Seizure after Brain Injury
When people think seizure, they typically think grand mal seizures, the type where people collapse into convulsions. However, seizure activity encompasses a wide spectrum of abnormal electrical and chemical activity within the brain. The below article provides an explanatory model of this wide range of symptoms, which often is seizure after brain injury.
Characteristics and mechanisms of epilepsy spectrum disorder:
Abstract Recently, a complex neurobehavioral disorder with paroxysmal affective, psycho sensory, and cognitive symptoms has been described by a number of different neuropsychiatric and neuropsychological practitioners. Although a variety of different terms have been used to characterize this clinical entity, the recently coined term epilepsy spectrum disorder (ESD) will be used for the purposes of this article. The clinical identification, neuropsychological characteristics, differential diagnosis, etiology, and treatment responses of such patients will be reviewed. The possible neuropathological and neurophysiological mechanisms underlying ESD and implications for future research will be discussed. It is argued that neuropsychologists should be more familiar with this syndrome because such patients are frequently referred for neuropsychological assessment when practitioners from medical disciplines are confused by the atypical polysymptomatic clinical presentations of ESD patients.
Applied Neuropsychology, 1995: 2: 1-6 © Munksgaard, 1995. Accepted January 25, 1995.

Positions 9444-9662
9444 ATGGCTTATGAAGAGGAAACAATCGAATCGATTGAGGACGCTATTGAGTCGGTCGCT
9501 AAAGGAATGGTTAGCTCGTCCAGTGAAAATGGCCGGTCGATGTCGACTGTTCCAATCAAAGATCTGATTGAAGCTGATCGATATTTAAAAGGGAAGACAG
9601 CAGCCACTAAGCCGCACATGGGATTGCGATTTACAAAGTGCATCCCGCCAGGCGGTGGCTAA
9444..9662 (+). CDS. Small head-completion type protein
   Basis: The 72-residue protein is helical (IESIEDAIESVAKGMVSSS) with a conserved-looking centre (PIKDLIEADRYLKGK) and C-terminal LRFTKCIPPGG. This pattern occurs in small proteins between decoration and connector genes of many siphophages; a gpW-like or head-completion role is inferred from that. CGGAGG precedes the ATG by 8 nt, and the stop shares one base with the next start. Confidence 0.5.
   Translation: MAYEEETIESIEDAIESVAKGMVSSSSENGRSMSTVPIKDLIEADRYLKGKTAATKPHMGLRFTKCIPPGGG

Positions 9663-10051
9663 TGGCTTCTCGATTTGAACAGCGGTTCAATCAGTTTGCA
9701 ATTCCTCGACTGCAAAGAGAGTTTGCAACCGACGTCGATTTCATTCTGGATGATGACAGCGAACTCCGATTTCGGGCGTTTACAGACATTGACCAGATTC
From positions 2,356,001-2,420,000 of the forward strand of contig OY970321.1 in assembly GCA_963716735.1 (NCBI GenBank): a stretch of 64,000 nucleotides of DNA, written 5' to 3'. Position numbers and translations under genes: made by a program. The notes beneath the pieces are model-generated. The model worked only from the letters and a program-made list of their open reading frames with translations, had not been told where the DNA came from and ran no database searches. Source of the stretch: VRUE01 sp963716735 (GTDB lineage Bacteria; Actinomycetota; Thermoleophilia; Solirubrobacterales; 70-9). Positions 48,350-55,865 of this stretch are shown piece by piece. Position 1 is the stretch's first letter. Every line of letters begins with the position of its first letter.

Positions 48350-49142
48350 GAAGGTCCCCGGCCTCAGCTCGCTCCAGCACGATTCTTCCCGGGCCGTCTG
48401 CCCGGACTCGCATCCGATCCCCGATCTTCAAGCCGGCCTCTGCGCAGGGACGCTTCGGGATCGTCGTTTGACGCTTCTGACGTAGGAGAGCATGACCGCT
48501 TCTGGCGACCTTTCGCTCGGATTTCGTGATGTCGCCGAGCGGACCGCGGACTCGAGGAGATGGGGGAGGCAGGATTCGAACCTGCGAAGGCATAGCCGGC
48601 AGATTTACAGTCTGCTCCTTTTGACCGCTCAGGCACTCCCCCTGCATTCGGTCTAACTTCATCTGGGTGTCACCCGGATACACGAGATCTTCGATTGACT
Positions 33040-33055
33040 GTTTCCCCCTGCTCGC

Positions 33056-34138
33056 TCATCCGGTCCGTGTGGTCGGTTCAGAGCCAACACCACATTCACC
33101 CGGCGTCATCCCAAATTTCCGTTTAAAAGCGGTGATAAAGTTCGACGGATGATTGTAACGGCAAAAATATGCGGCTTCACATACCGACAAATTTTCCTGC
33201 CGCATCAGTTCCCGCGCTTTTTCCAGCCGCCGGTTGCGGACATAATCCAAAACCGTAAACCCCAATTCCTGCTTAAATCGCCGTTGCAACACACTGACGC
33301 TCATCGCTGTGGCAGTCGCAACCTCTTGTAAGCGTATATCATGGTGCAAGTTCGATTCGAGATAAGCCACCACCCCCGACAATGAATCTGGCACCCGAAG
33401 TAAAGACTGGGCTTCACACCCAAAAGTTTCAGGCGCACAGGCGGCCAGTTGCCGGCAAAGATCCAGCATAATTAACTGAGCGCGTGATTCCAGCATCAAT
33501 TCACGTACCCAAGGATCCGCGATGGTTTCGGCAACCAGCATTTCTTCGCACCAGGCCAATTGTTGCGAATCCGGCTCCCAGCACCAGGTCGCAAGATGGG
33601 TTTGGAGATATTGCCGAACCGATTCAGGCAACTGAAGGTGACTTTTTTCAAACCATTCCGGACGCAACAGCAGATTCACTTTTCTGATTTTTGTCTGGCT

Within the past decade, an increasing number of clinical neurobehavioral studies have described patients who present with multiple paroxysmal affective, psychosensory, and cognitive complaints (Blumer et al. 1998, Goldstein 1984, Neppe & Kaplan 1988, Richardson et al. 1989, Springer et al. 1991, Trucker et al. 1986, Verduyn et al. 1992, Zappala & Cameron 1990). A number of different terms have been used to describe various aspects of this polysymptomatic clinical presentation: complex partial seizures (Tucker et al. 1986), subclinical seizures (Sperling & O’Connor 1990), atypical psychosis (Neppe 1991), episodic dyscontrol (Monroe 1970), post-traumatic temporal lobe dysfunction (Zappala & Cameron 1990), multiple partial seizure-like symptoms without stereotyped spells (Verduyn et al. 1992), temporal lobe syndrome (Blumer et al. 1988), subictal neurosis (Jonas 1965), a subtype of treatment-resistant affective disorder (Hayes & Goldsmith 1991, Varney et al. 1993), or temporolimbic instability. For the purpose of this review, the term epilepsy spectrum disorder (ESD), recently proposed (Roberts et al. 1992) will be used to describe these patients who experience multiple episodic or partial seizure after brain injury like symptoms.
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Past Chair Traumatic Brain Injury Litigation Group, American Association of Justice